Man pleads guilty in Stevenage cemetery theft case

A MAN broke into a car parked at a cemetery, stealing a woman’s handbag from it while she grieved at a loved one’s grave, a court heard.

Phillip Connor, 30, of Symonds Green Road, Stevenage, smashed the window of the car, which was parked at Weston Road cemetery, and took �200 from the bag, Stevenage Magistrates’ Court was told today (Friday).

He pleaded guilty to theft from a motor vehicle, as well as a separate offence of driving a motor vehicle taken without the owner’s consent. He also asked magistrates to take into account a further eight offences.

Magistrates were told how Connor had gone on a 10-day crime spree last month, stealing items from vehicles to fund an alcohol and drug habit.

Lorraine Telford, prosecuting, said Connor’s involvement came to light when he was stopped by police, after they saw him with a vehicle which had been reported stolen.

Officers had recognised him from the CCTV footage obtained after the cemetery theft, she added.

Connor told police he was involved in the cemetery theft as well as the taking of the stolen car, and later admitted to police he had committed eight further offences, which included a theft from a car parked at King George V playing fields.

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“Police received a report that someone had their window smashed in the car park of Weston Road cemetery. The owner had parked there while she went and paid her respects,” said Ms Telford.

“When she returned, she found the front driver seat window had been smashed and items, including her handbag, had been taken.”

Ms Telford then told magistrates that just over a week later, Connor took a car from Stevenage Old Town. It was the vehicle that police later saw him with.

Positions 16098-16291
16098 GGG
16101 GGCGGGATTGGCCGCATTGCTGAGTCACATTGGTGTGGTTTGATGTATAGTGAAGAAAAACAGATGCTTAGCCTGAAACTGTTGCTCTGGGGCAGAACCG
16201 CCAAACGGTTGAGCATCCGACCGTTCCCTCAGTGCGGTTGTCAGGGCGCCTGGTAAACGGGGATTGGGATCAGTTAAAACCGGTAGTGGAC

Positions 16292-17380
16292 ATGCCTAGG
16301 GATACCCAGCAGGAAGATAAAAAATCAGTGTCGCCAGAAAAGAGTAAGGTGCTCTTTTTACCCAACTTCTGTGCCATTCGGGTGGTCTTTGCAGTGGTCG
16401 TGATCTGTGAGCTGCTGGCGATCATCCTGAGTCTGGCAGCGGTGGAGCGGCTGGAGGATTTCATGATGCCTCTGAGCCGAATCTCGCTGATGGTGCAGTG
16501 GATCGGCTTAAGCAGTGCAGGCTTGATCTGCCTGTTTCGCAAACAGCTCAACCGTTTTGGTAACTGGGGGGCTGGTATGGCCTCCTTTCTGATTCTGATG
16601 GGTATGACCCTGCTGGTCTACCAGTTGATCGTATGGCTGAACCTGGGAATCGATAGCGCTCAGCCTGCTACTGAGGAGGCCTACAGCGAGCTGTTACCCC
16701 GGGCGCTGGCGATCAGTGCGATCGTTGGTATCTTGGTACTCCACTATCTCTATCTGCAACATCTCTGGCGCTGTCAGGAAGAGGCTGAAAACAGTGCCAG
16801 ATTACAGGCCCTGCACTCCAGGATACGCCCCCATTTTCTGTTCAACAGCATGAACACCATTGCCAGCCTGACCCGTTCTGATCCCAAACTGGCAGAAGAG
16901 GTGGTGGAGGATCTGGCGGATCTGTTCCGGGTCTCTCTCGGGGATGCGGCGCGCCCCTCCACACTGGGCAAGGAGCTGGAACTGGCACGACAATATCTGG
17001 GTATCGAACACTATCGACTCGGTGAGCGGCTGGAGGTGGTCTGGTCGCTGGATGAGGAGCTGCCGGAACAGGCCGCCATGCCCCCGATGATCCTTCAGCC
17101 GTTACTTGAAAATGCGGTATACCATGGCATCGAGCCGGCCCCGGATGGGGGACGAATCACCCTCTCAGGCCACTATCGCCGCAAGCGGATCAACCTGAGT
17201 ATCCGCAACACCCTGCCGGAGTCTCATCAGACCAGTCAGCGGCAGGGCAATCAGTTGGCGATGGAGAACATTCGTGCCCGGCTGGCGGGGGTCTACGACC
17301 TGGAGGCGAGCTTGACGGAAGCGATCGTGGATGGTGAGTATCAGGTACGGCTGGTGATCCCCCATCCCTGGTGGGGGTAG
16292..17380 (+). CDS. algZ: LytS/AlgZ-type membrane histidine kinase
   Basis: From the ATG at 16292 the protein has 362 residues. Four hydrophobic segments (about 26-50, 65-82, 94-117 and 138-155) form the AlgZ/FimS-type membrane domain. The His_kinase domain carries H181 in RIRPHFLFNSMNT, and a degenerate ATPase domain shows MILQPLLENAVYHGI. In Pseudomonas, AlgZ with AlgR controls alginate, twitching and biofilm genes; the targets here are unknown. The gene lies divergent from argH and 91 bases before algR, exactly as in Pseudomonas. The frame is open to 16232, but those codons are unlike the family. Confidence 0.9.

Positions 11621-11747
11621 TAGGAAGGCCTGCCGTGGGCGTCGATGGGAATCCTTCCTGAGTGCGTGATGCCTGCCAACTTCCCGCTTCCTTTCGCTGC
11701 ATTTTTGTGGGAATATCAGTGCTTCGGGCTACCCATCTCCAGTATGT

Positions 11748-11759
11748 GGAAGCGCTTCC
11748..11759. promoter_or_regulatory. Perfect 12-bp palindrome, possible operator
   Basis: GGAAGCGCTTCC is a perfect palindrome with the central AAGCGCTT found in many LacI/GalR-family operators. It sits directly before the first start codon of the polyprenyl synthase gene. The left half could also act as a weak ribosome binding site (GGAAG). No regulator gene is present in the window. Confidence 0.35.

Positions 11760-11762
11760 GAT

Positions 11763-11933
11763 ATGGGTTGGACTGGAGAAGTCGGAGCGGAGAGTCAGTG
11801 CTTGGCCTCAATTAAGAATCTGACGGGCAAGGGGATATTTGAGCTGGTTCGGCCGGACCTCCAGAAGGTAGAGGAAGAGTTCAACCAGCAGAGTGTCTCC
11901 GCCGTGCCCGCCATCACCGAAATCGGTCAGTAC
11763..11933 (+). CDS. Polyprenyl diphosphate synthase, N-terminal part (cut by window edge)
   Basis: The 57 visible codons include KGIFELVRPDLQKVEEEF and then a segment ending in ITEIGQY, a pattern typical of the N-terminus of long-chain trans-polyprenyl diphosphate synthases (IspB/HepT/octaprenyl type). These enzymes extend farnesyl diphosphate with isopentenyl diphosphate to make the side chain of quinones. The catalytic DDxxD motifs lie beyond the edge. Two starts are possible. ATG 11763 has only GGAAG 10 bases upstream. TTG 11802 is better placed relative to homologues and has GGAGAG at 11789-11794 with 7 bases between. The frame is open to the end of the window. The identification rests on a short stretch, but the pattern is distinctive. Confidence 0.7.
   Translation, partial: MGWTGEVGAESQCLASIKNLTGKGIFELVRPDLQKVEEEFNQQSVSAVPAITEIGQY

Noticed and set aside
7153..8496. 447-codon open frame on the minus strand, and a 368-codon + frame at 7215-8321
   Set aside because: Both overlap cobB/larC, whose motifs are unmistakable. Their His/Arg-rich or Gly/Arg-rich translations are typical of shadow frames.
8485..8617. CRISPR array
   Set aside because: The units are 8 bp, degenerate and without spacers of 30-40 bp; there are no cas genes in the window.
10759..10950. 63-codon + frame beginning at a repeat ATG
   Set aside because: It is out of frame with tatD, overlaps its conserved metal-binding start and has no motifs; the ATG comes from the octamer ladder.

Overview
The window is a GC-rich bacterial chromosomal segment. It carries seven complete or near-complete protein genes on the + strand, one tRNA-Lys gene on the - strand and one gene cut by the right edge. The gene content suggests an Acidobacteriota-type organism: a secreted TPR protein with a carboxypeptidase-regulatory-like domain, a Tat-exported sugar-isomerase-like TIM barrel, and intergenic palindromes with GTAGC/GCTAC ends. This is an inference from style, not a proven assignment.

“The owner of the vehicle was glad to have that back,” added Ms Telford. “He works as a delivery driver and used it for work purposes. He has a pregnant wife at home. He would have lost his job if he hadn’t had the car recovered relatively quickly.”

The court also heard that Connor had a number of previous convictions, and had served time in prison.

But Iqbal Tariq, defending, said that Connor hadn’t committed any offences for several years, and had resorted back to crime after losing custody of his two children.

“Unfortunately, about two years ago, he and his partner split, and the children went with the mother,” he said. “The children did come back to live with Mr Connor. For several months, he was their full time guardian. In September, his grandmother died, then social services turned round and said the children would go back with the mother.

“These were two incidents that had a major devastating effect on him. He admits that his life was spriralling downwards.”

Magistrate Colin Straker told Connor that, had he not pleaded guilty, he would have been jailed.

He sentenced him to two concurrent four month jail terms, suspended for 12 months, and a 12 month supervision order. Connor was also ordered to pay �85 costs and �600 compensation.

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